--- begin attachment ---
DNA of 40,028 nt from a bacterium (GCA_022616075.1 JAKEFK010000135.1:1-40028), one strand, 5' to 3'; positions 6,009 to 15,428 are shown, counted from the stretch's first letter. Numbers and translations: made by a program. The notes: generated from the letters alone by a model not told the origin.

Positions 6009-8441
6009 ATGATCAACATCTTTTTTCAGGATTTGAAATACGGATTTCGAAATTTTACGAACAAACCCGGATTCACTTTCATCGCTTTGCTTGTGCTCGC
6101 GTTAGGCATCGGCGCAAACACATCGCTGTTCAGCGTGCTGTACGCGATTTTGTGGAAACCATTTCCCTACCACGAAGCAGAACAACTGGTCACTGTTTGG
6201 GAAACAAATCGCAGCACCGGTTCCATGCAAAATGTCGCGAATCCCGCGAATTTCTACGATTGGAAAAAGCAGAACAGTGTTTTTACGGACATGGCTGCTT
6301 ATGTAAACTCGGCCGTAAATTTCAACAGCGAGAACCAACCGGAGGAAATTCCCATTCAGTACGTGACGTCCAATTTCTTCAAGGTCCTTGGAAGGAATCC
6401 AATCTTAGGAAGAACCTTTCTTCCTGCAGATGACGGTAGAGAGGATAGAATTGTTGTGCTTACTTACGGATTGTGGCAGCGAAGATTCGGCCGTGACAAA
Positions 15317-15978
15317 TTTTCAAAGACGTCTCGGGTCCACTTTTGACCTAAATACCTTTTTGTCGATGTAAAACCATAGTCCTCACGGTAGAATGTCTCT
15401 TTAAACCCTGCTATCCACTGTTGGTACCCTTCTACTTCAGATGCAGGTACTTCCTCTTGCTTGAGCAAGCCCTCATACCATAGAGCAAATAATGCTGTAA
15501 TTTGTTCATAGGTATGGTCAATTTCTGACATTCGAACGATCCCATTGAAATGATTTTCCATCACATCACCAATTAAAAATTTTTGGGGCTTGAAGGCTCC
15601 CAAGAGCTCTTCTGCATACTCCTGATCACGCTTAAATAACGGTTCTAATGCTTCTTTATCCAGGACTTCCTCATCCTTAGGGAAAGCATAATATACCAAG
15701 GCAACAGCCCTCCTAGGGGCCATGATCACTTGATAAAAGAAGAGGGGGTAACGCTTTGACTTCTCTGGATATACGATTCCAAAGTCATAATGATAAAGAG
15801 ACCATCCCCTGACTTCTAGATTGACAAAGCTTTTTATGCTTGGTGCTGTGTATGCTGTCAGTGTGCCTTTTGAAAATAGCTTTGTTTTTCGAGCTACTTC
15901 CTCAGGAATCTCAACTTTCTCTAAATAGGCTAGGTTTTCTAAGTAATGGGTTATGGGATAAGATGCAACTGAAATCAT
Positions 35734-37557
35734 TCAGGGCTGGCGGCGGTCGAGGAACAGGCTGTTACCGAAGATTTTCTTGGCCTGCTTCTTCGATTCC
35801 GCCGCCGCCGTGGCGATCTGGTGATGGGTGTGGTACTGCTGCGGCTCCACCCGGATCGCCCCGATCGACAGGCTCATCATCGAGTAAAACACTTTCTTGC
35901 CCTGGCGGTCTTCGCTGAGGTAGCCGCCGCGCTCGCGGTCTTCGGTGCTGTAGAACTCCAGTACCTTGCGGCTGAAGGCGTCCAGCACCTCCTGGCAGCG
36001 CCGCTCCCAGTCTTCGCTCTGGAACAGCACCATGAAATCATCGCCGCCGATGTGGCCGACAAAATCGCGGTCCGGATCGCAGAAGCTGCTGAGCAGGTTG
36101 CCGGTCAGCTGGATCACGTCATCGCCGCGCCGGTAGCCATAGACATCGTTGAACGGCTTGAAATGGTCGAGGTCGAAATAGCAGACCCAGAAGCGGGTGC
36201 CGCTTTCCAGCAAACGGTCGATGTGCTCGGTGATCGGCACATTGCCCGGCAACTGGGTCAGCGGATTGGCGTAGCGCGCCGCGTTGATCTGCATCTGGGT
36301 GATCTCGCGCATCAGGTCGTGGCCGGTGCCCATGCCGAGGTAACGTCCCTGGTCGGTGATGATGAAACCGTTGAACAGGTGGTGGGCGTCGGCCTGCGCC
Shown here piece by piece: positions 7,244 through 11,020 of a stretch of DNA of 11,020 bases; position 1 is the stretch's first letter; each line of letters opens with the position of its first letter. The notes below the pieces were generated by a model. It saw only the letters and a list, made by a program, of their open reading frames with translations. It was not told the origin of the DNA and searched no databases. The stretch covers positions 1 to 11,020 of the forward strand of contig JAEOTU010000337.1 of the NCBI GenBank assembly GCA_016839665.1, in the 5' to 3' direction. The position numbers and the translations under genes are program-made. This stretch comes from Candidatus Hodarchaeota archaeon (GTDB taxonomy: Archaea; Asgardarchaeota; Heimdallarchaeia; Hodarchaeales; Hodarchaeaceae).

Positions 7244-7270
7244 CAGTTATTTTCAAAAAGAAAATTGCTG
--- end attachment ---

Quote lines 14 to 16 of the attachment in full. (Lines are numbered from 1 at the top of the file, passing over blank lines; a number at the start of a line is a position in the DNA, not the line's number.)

15801 ACCATCCCCTGACTTCTAGATTGACAAAGCTTTTTATGCTTGGTGCTGTGTATGCTGTCAGTGTGCCTTTTGAAAATAGCTTTGTTTTTCGAGCTACTTC
15901 CTCAGGAATCTCAACTTTCTCTAAATAGGCTAGGTTTTCTAAGTAATGGGTTATGGGATAAGATGCAACTGAAATCAT
Positions 35734-37557